Starbucks has released its 2011 shareholder report, within which are some interesting metrics on their progress towards sustainability goals first outlined in 2008.
The report covers coffee sourcing, the amount of money invested in coffee farming communities via farmer loans, hours of community service volunteered by employees, LEED certification, recycling, energy consumption and sourcing, the amount of reusable cups used, as well as a variety of other factors.
Heading the report is the goal of having 100% of Starbucks coffee be "ethically sourced" by 2015. That means, for Starbucks, meeting their CAFE Practices standards. In 2011, 86% of all coffee purchased met this criteria, an increase of two percentage points over 2010.
Starbucks' VP of global responsibility Ben Packard on the differences between Fair Trade and Starbucks' own ethical sourcing standards:
The idea of supporting small producers, we have absolutely the same thing in mind as the Fair Trade movement. The challenge we found, in looking at all the certification schemes, was that none of them addressed the breadth of types of farms that we buy from.
On a consumer basis Fair Trade is very important in Europe, as a consumer purchasing criteria. It's not as relevant [in the United States]. We continue to offer one of our major coffees, Italian roast, as Fair Trade certified. So we're offering something that's brewed more often.
But the CAFE Practices piece suits a broader aspect. We buy from big farms; we buy from small farms organized into co-ops; we buy from small farms who are organized into Producer Support Organizations—they're not co-operatives but they are export organizations.
Nevertheless, Packard points out, Starbucks is one of the top purchases of Fair Trade coffee in the speciality coffee market.
A bit further down is an issue which TreeHugger has covered before: Starbucks efforts to have more front-of-store recycling. After a pilot program two years ago in New York City—from which Packard says Starbucks learned a lot of valuable lessons, such as making sure the bins are right in front of people, clearly labeled—in 2011 Starbucks has expanded the program to over 1000 stores in the US and Canada. That adds up to front-of-store recycling in 18% of US and Canada locations, which Starbucks considered to be on track to hit 100% of stores by 2015.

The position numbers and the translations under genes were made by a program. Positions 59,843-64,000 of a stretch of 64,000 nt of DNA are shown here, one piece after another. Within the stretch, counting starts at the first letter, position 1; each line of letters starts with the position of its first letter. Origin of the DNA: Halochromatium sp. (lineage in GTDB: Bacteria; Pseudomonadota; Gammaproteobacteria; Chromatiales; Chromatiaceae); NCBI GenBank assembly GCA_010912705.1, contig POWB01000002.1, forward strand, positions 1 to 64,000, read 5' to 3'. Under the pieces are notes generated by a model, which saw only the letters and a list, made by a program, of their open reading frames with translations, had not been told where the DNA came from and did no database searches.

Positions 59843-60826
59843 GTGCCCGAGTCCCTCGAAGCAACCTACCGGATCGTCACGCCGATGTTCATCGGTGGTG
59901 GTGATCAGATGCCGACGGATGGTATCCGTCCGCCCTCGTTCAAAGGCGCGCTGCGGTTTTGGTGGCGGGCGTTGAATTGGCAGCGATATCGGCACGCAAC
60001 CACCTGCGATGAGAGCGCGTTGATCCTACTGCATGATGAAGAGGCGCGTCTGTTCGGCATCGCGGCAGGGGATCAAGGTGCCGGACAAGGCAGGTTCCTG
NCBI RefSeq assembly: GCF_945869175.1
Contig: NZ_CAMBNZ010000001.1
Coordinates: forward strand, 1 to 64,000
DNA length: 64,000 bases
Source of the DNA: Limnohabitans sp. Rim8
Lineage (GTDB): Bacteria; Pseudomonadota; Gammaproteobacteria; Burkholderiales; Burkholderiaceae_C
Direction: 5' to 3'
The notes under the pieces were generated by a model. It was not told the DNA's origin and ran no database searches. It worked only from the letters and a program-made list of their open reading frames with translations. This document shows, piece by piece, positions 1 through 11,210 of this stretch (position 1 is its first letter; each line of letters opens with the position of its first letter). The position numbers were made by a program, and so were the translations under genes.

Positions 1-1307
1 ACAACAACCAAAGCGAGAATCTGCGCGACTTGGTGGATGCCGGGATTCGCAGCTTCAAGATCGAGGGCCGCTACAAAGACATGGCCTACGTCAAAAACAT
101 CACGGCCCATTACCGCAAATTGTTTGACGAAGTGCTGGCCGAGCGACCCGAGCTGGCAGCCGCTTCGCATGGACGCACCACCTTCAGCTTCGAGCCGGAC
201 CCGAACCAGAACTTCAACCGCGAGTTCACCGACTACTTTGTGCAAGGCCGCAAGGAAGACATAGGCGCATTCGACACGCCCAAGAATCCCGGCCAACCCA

As far as expanding reusable cups, Starbucks has revised their goal. Previously the target was 25% of beverages in reusable cups by 2015. Now it is 5% of beverages "in personal tumblers" by 2015. Currently 2% of Starbucks' beverages were served into reusable cups of some sort.
I asked Packard why more stores in the US don't offer in-store customers beverages in reusable cups by default (at least those I've been to in Europe offer you a ceramic mug if you're staying).
"It's speed of service, and 80% of people are leaving the store. That's it. That's the dimension you compete on," he replied; and then touted the discount that Starbucks' offers for bringing your own mug.
What we realized is that the piece we can measure—and probably innovate how we communicate it—is that we're providing a discount to consumers, for over 15 years now, which is the 10 cent discount [for bringing your own mug]. It is an incentive, but probably isn't the biggest reason why people do that.
Overall the report paints a rosy picture of Starbucks' sustainability efforts. One target ("engage a total of 50,000 young people to innovate and take action in their communities by 2015") has been achieved. The target on reusable cups has been modified (downward). All other metrics are on-track to be reached, by Starbucks' assessment:
- Hours of community service by Starbucks employees doubled in 2011, reaching over 442,000 hours, on the way to 1 million hours by 2015.
- 75% of new stores are built to LEED certification (the exact level isn't disclosed).
- Energy use in Starbucks stores was down 7.5% over 2010 levels, on the way to a 25% reduction in 2015 (from 2008 levels).
- In 2011, a hair over 50% of Starbucks electricity worldwide came from renewable sources, purchased via renewable energy credits, on track to 100% by 2015.
- Though water consumption increased in 2011 slightly from 2010 (due to changes in behind-the-bar washing procedures), Starbucks says it is still on track to reduce water consumption 25% from 2008 levels by 2015.